(CBS) Given their likely path to a coin flip win-or-go-home one-game playoff, the Cubs understandably didn’t go all in on the 2015 season ahead of the July 31 non-waiver trade deadline. Instead of giving up a horde of promising prospects for an ace like Cole Hamels, Chicago simply made a quiet move, acquiring right-hander Dan Haren from Miami to be its No. 5 starter.

The move hasn’t worked out well. Haren’s been no better than Chicago’s rotating cast of No. 5 starters earlier in the season. In five starts for the Cubs, Haren has compiled a 6.31 ERA and 1.44 WHIP across 25 2/3 innings. Haren’s mark is 1-2 in Chicago, while the team is 2-3 in those games, including a 9-7 win against Atlanta in which Haren didn’t make it out of the fifth inning.

On Thursday, Haren gave up five runs, all earned, in 6 1/3 innings in a 9-1 loss at San Francisco. He probably would’ve been pulled far earlier if not for the Giants taking control early and ace Madison Bumgarner rolling, as Cubs manager Joe Maddon could see the writing on the wall of his team fighting an uphill battle and the smart decision being to get his bullpen some rest.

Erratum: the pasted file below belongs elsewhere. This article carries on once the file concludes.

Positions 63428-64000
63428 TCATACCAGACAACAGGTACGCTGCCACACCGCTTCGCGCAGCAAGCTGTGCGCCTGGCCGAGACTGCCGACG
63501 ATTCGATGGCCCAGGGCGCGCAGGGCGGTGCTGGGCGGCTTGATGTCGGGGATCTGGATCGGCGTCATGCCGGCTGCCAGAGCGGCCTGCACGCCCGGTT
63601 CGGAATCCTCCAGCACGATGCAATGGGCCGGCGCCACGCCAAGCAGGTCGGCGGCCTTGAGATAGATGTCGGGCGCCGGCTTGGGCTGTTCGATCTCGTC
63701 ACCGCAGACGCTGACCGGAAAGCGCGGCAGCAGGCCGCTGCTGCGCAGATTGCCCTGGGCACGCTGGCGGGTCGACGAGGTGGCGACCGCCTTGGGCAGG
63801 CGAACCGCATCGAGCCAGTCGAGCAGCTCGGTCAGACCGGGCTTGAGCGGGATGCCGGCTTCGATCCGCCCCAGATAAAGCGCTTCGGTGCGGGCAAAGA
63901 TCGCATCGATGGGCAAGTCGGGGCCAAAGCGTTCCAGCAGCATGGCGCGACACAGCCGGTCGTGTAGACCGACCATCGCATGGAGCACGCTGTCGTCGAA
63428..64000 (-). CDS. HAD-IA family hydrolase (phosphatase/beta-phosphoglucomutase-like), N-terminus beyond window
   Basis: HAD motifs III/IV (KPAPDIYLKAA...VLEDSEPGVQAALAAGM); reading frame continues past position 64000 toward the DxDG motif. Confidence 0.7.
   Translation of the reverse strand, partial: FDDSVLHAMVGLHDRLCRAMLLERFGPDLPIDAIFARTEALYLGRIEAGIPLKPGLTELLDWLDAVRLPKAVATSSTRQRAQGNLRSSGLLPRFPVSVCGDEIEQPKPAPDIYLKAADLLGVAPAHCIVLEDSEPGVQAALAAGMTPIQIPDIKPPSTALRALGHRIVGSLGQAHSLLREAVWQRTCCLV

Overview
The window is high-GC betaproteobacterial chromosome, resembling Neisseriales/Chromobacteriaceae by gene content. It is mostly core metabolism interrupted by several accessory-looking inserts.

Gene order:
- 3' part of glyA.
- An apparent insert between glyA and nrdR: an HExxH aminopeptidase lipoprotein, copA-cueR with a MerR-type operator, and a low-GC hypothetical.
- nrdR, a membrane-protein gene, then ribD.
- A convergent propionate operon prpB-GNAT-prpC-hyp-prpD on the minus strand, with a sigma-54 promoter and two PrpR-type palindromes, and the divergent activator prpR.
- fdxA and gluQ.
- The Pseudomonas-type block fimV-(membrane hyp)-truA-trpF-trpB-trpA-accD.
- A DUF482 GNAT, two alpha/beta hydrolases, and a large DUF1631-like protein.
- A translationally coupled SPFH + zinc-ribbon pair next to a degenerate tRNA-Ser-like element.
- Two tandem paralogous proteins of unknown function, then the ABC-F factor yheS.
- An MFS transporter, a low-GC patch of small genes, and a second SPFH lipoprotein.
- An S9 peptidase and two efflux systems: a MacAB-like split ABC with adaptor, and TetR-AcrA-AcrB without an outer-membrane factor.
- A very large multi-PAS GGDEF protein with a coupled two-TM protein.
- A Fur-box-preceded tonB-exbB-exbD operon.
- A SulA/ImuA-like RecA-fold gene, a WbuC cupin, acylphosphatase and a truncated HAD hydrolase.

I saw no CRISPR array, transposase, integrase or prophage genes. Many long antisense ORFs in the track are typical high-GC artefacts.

Thursday marked the first time Haren had made it out of the sixth inning as a Cub. Given his struggles, he’s on track to pitch himself off the postseason roster, should the Cubs make it there.

Teams only need four starters in a postseason series, so the Cubs would trot out Jon Lester, Jake Arrieta, Jason Hammel and Kyle Hendricks. As of now, it’s hard to see what value Haren brings to the Cubs, who have Travis Wood and Clayton Richard to handle long-relief duties. Plus, the acquisition of Fernando Rodney adds another arm to the bullpen.

The 34-year-old Haren has big-game experience — recording a combined 3.26 ERA in postseason appearances in 2004 and 2006 — but he has to turn it around big time to have a chance to contribute in the postseason.